The mayor of the United States' third-largest city says he hopes the federal government moves quickly to help communities across the country pay for anti-terrorism measures. Chicago Mayor Richard M. Daley made his comments as he outlined what Chicago has done to make itself safer since last year's terrorist attacks in New York and Washington.
Mayor Daley and his city department heads offered a lengthy and expensive list of security measures the city has undertaken since last September, including more equipment and personnel for police and fire departments, more video cameras at the city's airports and near sensitive buildings like the water filtration plant. Total price tag for all of the city's measures so far is about $76 million. The mayor says Chicago is not alone in its spending for safety. He hopes the federal government will offer help soon.
"You talk to any mayor across this country, the federal government has to supplement them. They can not take [pick up] 90 percent of this cost. It is impossible," said Mayor Daley.
Lawmakers in Washington are working on a homeland security bill, which will include money to help local and state governments pay for their security improvements. Like many cities, Chicago is already facing a budget deficit because of the economic slowdown this year. Mayor Daley stressed the federal money can not come soon enough.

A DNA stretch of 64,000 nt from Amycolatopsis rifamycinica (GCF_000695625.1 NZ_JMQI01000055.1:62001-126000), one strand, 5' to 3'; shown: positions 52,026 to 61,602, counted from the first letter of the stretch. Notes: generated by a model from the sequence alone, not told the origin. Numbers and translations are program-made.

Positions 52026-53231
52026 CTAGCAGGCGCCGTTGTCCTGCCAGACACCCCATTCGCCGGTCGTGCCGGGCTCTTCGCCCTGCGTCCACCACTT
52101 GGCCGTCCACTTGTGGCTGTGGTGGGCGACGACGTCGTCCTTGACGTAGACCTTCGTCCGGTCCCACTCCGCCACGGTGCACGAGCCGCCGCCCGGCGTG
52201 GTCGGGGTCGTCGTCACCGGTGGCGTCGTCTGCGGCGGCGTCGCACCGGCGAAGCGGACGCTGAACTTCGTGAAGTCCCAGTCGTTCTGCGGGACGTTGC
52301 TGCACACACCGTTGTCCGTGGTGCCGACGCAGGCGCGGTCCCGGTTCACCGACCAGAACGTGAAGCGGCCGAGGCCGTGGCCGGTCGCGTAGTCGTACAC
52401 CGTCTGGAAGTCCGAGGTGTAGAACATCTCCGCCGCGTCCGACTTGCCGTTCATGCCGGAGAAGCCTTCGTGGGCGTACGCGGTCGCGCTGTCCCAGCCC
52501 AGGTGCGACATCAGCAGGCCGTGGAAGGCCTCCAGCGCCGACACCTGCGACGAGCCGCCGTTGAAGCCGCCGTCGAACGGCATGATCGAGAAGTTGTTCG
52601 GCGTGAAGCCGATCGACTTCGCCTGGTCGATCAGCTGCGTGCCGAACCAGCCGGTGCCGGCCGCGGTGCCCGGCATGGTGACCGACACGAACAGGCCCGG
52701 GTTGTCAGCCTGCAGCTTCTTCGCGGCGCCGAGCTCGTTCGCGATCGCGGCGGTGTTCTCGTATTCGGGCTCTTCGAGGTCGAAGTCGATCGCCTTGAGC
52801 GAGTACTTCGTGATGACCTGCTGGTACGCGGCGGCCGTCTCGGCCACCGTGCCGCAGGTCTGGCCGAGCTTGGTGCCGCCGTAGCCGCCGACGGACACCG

"Terrorists are not waiting for the federal government," he said. "They are plotting every day. I hope the federal government gets its act in order and gets the money out into local, county and state governments."
Mayor Daley says Chicago is as well-prepared for a terrorist attack or other emergency as any big city can be. The city has sent top public safety officials to New York in recent months to learn more about how it responded to the September 11 attacks.
In the past year, Chicago has also demolished more than 300 abandoned buildings that could be used by terrorists or other criminals. It has enacted a law requiring owners of tall buildings to have an evacuation plan, and trained hundreds of emergency workers for responding to chemical, biological and radiological hazards.
Police Chief Terry Hillard also urged Chicago residents to be aware of what is happening in their neighborhoods, and report any suspicious activity to the police. He said, "One year ago, terrorism was a distant threat for all of us. It was someone else's problem. Now it is everyone's responsibility."
Mayor Daley says he would also like the federal government to impose tougher rules on where small planes can fly. He says if planes are barred from flying over the White House, they should also be kept away from water filtration plants, nuclear power stations and large cities. The federal government did ban small planes from flying over downtown Chicago after last September 11, but lifted the ban in April.